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Germany

Germany's Minister Of Family Affairs: Classic Fairy Tales Are Sexist

DIE ZEIT, SÜDDEUTSCHE ZEITUNG (Germany)

BERLIN - Lotte, the daughter of German Family Minister Kristina Schröder, is not yet two years old, but her mother is already busy helping her grow up to be a modern woman. Toward that end, Schröder says she is very selective when choosing her classic children's books, including the legendary Grimm’s fairy tale collection that include Cinderella, Snow White and Rapunzel.

Though she didn't single out any particular tale in the 19th-century German series, Schröder told Die Zeit that Grimm’s stories are often “sexist” and contain "very few positive female role models."

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Rapunzel in Dresden (photo: Kay Komer)

In general, she told Die Zeit, she didn’t see why in stories and explanations given to children God was almost always portrayed as a male figure. She also believes that telling children Biblical stories should be paired with stories based on evolutionary history.

According to Süddeutsche Zeitung, Schröder also has a problem with her copies of the Pippi Longstocking books by Swedish writer Astrid Lindgren, which uses the nickname “Negro King," for Pippi’s dad. Though the publishers have long since changed the name to South Seas King, the Schröder household seems to have older editions of the series. So when the expression comes up in the text, Schröder replaces it with something else “to protect my child from picking up expressions like that.”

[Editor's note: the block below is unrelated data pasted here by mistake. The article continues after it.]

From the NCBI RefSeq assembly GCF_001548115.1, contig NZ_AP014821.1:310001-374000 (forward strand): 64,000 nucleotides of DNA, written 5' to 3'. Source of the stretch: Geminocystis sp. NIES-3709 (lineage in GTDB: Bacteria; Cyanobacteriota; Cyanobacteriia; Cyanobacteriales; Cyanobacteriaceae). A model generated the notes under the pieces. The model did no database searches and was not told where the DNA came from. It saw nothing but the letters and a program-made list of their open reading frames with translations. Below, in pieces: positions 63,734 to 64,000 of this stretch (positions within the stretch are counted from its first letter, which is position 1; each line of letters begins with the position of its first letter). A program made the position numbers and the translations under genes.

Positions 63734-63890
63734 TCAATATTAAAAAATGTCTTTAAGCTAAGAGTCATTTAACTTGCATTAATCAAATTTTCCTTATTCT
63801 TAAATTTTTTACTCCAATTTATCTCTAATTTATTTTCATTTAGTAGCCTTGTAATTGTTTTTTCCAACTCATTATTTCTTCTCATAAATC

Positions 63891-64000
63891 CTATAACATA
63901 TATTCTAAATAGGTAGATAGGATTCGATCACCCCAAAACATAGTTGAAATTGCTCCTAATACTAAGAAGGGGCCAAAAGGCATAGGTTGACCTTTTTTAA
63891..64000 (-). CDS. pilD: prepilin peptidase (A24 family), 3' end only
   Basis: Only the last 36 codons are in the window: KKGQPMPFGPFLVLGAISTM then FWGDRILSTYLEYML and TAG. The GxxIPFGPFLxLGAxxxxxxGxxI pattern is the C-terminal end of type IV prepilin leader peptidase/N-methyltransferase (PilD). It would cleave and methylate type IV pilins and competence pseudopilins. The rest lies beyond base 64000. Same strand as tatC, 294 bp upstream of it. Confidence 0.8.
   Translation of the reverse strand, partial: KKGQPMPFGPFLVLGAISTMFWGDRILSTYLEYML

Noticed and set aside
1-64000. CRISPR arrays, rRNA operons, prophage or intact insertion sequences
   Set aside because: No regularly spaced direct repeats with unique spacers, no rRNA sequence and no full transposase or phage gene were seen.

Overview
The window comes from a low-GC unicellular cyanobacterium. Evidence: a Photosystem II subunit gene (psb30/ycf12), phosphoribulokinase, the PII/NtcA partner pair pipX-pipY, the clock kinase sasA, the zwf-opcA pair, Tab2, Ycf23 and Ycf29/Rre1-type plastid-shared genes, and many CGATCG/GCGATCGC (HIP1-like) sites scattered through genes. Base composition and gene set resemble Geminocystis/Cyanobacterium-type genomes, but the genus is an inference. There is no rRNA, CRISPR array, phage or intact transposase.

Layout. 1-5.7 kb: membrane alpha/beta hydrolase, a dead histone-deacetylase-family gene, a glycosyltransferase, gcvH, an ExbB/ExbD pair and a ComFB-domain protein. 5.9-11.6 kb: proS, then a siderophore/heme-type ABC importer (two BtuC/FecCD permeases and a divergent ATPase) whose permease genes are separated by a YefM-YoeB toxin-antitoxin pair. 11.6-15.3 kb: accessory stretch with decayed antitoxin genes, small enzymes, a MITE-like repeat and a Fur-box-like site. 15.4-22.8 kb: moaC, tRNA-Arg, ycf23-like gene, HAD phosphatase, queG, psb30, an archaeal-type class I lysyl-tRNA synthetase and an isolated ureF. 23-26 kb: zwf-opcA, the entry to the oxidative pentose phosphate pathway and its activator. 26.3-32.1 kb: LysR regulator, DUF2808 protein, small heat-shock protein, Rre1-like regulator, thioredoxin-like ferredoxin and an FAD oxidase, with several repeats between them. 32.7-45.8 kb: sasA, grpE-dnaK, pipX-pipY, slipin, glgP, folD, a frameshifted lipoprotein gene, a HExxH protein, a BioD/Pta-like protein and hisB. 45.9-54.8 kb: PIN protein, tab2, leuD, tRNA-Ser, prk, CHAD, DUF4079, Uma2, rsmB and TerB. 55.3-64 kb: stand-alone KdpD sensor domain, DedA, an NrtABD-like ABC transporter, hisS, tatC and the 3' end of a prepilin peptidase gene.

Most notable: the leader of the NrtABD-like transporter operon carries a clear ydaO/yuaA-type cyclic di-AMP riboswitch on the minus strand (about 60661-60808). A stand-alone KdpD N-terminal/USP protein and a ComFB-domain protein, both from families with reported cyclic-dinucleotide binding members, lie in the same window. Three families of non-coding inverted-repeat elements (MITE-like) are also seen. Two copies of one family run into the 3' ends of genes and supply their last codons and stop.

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Ideas

"Collateral Benefit": Could Putin's Launching A Failed War Make The World Better?

Consider the inverse of "collateral damage." Envision Russia's defeat and the triumph of a democratic coalition offers reflection on the most weighty sense of costs and benefits.

Photo of a doll representing Russian President Vladimir Putin

Demonstrators holding a doll with a picture of Russian President Putin

Dominique Moïsi

-Analysis-

PARIS — The concept of collateral damage has developed in the course of so-called "asymmetrical” wars, fought between opponents considered unequal.

The U.S. drone which targeted rebel fighters in Afghanistan, and annihilated an entire family gathered for a wedding, appears to be the perfect example of collateral damage: a doubtful military gain, and a certain political cost. One might also consider the American bombing of Normandy towns around June 6, 1944 as collateral damage.

But is it possible to reverse the expression, and speak of "collateral benefits"? When applied to an armed conflict, the expression may seem shocking.

No one benefits from a war, which leaves in its trace a trail of dead, wounded and displaced people, destroyed cities or children brutally torn from their parents.

And yet the notion of "collateral benefits" is particularly applicable to the war that has been raging in Ukraine for almost a year.

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